The primary cause of cyanide poisoning in ruminants is the ingestion of plants containing cyanide-producing compounds called cyanogenic glycosides. These cyanogenic glycosides occur in living plant cells and can be converted to cyanide by enzymes present in the plant when plant cells are crushed, chewed, wilted, frozen or otherwise ruptured. Ruminants are very susceptible to cyanide poisoning because the rumen environment is mildly acidic, usually has ample water content, and the microflora can rapidly convert cyanogenic glyocosides in plants to free cyanide gas. “Prussic acid poisoning” is older terminology for cyanide poisoning. Hydrogen cyanide was first isolated from a blue dye (Prussian blue) and because of its acidic nature, it became known by the common name “prussic acid”.
The cyanogenic potential of plants is affected by species and variety, weather, soil fertility and stage of plant growth. Cyanide poisoning of livestock is commonly associated with johnsongrass, sorghum-sudangrass, and other forage sorghums. Choke-cherry or wild cherry, elderberry, and arrow grass are less frequent causes. Young plants, new shoots, and regrowth of plants after cutting often contain the highest levels of cyanogenic glycosides. Application of herbicides such as 2,4-D can increase the cyanogenic potential of plants. There are wide differences among plant varieties. Some of the sudangrasses, such as Piper, are low in cyanide. Drying plants decreases the cyanogenic potential over time. Ensiling plants will significantly reduce the cyanogenic glycoside content.
Cyanide is one of the most potent toxins in nature. As ruminants consume plant materials containing cyanogenic glycosides, hydrogen cyanide is liberated in the rumen, rapidly absorbed into the bloodstream and prevents hemoglobin from releasing its oxygen to the tissues. If large quantities of cyanide are absorbed rapidly enough, the body’s detoxification mechanisms are overwhelmed and the animal soon dies. Affected animals rarely survive more than 1-2 hours after consuming lethal quantities of cyanogenic plants and usually die within 5-15 minutes of developing clinical signs of poisoning. Signs may include rapid labored breathing, irregular pulse, frothing at the mouth, dilated pupils, muscle tremors, and staggering. The mucous membranes are bright red in color due to oxygen saturation of the hemoglobin.
The risk from potentially dangerous forages may be reduced by following these management practices:
1. Graze sorghum or sorghum cross plants only when they are at least 18-24 inches tall. Young rapidly growing plants or regrowth have the highest concentrations of cyanogenic glycosides, especially in the newest leaves and tender tips. Do not graze plants with young tillers.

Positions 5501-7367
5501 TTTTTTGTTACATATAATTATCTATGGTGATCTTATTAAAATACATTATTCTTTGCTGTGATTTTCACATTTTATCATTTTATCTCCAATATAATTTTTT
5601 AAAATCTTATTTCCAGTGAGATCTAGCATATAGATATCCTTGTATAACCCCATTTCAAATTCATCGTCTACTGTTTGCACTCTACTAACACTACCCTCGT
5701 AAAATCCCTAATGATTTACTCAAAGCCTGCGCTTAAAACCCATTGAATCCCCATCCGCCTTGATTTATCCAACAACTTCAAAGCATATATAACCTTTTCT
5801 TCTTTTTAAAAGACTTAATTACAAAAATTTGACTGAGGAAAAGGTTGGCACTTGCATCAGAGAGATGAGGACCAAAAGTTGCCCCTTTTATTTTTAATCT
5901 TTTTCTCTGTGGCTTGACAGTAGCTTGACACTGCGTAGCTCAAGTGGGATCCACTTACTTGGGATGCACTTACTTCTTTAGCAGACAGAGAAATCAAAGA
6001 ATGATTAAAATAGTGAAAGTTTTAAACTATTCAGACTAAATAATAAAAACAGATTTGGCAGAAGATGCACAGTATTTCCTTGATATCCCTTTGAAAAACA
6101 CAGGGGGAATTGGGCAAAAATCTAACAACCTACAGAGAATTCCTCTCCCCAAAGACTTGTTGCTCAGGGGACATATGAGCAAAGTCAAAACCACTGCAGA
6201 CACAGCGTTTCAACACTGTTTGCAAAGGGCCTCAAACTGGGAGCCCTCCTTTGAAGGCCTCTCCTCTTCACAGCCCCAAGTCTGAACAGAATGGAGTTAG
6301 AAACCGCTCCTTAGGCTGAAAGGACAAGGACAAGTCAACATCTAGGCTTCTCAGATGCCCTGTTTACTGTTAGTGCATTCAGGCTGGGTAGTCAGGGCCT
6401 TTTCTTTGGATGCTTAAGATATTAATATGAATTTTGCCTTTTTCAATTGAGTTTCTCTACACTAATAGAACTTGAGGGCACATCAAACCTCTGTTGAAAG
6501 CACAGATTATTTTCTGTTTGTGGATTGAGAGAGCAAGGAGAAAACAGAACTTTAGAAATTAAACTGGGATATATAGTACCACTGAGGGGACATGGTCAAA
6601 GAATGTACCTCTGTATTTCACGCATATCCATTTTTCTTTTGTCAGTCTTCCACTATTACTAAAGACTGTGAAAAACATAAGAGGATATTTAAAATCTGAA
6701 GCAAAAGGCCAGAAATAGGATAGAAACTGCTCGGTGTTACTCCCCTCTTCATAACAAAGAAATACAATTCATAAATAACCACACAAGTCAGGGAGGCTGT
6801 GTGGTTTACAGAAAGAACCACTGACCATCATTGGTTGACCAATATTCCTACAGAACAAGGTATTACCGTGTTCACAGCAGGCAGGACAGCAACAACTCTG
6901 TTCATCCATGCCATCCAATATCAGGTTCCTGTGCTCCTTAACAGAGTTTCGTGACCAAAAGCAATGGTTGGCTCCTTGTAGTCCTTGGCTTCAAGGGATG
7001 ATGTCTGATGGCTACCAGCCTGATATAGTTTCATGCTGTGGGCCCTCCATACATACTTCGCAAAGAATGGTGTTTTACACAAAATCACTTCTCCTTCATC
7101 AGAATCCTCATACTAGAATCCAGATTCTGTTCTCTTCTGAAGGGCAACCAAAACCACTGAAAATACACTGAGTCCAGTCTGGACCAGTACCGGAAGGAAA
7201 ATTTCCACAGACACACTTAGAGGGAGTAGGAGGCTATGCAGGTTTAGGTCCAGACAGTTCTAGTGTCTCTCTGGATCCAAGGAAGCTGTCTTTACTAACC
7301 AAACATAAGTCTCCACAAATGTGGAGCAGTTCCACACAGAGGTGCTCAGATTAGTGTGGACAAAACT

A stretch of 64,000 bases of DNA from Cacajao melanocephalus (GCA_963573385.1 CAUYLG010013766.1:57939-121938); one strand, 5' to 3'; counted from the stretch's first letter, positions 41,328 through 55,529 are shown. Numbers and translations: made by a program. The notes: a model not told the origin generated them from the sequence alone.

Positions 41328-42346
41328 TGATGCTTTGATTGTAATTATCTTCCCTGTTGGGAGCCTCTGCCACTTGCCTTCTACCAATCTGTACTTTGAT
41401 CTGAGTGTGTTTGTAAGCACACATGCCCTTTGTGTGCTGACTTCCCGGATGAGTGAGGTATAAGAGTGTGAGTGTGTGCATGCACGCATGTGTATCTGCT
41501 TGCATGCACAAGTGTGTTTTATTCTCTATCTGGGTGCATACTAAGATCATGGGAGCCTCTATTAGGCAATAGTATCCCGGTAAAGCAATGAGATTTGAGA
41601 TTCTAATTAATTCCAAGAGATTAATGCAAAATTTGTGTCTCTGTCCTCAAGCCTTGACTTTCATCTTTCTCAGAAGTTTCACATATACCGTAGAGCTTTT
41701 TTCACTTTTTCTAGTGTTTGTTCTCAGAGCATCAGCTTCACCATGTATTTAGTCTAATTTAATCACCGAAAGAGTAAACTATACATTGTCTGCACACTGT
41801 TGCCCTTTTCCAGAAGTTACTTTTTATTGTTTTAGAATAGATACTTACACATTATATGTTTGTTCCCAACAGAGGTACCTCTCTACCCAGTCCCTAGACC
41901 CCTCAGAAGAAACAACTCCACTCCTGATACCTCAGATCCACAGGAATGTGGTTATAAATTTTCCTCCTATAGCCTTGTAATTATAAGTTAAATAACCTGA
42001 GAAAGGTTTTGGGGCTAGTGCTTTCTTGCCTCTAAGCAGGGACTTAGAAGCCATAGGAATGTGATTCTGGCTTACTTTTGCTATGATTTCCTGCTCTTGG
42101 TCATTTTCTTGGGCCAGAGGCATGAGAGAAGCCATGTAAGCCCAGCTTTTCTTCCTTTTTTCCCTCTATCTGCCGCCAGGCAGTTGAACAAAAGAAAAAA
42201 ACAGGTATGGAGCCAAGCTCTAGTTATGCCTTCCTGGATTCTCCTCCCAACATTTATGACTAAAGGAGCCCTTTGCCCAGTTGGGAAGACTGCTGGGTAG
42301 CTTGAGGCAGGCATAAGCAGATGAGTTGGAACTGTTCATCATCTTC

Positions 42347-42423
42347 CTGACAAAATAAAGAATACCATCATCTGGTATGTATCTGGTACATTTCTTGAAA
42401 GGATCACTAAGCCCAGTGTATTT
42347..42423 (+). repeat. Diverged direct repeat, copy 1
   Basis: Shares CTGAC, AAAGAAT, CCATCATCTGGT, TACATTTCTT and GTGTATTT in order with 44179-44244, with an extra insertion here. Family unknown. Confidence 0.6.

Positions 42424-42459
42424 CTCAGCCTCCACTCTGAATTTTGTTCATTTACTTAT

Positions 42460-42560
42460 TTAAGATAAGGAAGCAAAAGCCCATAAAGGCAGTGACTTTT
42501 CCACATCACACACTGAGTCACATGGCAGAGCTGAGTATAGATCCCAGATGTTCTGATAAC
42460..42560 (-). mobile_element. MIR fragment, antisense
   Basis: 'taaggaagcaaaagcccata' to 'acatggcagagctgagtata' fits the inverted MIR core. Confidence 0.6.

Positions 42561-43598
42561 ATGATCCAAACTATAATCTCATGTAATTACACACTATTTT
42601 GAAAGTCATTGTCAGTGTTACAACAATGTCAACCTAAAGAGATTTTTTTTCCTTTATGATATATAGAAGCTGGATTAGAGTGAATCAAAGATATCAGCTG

2. Do not graze plants during drought periods when growth is severely reduced or the plant is wilted or twisted. Drought increases the chance for cyanide because slowed growth and the inability of the plant to mature favors the formation of cyanogenic compounds in the leaves. Do not graze sorghums after drought until growth has resumed for 4-5 days after rainfall.
3. Do not graze potentially hazardous forages when frost is likely (including at night). Frost allows conversion to hydrogen cyanide within the plant. Do not graze for two weeks after a non-killing (>28 degrees) frost. It is best not to allow ruminants to graze after a light frost as this is an extremely dangerous time and it may be several weeks before the cyanide potential subsides. Do not graze after a killing frost until plant material is completely dry and brown (the toxin is usually dissipated within 72 hours).
4. Do not allow access to wild cherry leaves. After storms or before turnout to a new pasture, always check for and remove fallen cherry tree limbs.
5. If high cyanide is suspected in forages, do not feed as green chop. If cut for hay, allow the cyanide to volatilize before baling. Allow slow and thorough drying because toxicity can be retained in cool or moist weather. Delay feeding silage 6 to 8 weeks following ensiling.
6. Forage species and varieties may be selected for low cyanide potential.
Cyanide is rapidly lost from animal tissues unless collected within a few hours of death and promptly frozen. Liver, muscle (ventricular myocardium preferred), whole blood, and rumen contents should be collected and frozen in air-tight containers before shipment to a laboratory capable of cyanide analysis. Perhaps most important in the diagnosis of cyanide poisoning is to identify plants in the area that the animals had access to determine if they are likely to contain cyanogenic glycosides. Cyanide concentration determinations in suspect plants can be performed if samples are frozen immediately or sent on ice overnight to the veterinary diagnostic laboratory. Treatment can be attempted if affected animals are discovered quickly, but often animals are just found dead. Contact a veterinarian immediately if cyanide poisoning is suspected.
If you have questions concerning testing for cyanide in forages, call your county Agricultural Extension Agent for further information. A field test is now available to screen forages for potentially toxic levels of cyanide.
Dr. Michelle Arnold, Dr. Cynthia Gaskill, Dr. Ray Smith, Dr. Garry Lacefield, University of Kentucky